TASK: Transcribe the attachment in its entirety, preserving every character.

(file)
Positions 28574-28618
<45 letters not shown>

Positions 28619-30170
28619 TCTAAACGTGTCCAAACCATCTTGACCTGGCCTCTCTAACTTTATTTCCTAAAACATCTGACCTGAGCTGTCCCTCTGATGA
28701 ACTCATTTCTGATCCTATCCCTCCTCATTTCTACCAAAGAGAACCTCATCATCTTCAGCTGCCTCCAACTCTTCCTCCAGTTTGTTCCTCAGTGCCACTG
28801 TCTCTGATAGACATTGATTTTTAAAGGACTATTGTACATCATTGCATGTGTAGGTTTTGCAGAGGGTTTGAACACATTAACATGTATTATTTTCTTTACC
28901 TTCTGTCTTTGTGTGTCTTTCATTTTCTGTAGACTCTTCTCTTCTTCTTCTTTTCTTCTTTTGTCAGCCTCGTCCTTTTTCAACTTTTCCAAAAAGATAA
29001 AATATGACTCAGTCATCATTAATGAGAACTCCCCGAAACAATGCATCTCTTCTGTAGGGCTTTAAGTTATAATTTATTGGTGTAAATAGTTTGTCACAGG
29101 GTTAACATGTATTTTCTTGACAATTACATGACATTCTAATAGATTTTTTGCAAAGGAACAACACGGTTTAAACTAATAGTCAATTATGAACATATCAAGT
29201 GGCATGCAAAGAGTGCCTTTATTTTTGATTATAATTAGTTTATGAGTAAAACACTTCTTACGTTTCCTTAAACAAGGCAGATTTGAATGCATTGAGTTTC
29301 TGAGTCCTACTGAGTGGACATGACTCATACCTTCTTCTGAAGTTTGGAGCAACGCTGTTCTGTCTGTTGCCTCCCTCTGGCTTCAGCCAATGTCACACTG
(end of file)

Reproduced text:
Positions 28574-28618
<45 letters not shown>

Positions 28619-30170
28619 TCTAAACGTGTCCAAACCATCTTGACCTGGCCTCTCTAACTTTATTTCCTAAAACATCTGACCTGAGCTGTCCCTCTGATGA
28701 ACTCATTTCTGATCCTATCCCTCCTCATTTCTACCAAAGAGAACCTCATCATCTTCAGCTGCCTCCAACTCTTCCTCCAGTTTGTTCCTCAGTGCCACTG
28801 TCTCTGATAGACATTGATTTTTAAAGGACTATTGTACATCATTGCATGTGTAGGTTTTGCAGAGGGTTTGAACACATTAACATGTATTATTTTCTTTACC
28901 TTCTGTCTTTGTGTGTCTTTCATTTTCTGTAGACTCTTCTCTTCTTCTTCTTTTCTTCTTTTGTCAGCCTCGTCCTTTTTCAACTTTTCCAAAAAGATAA
29001 AATATGACTCAGTCATCATTAATGAGAACTCCCCGAAACAATGCATCTCTTCTGTAGGGCTTTAAGTTATAATTTATTGGTGTAAATAGTTTGTCACAGG
29101 GTTAACATGTATTTTCTTGACAATTACATGACATTCTAATAGATTTTTTGCAAAGGAACAACACGGTTTAAACTAATAGTCAATTATGAACATATCAAGT
29201 GGCATGCAAAGAGTGCCTTTATTTTTGATTATAATTAGTTTATGAGTAAAACACTTCTTACGTTTCCTTAAACAAGGCAGATTTGAATGCATTGAGTTTC
29301 TGAGTCCTACTGAGTGGACATGACTCATACCTTCTTCTGAAGTTTGGAGCAACGCTGTTCTGTCTGTTGCCTCCCTCTGGCTTCAGCCAATGTCACACTG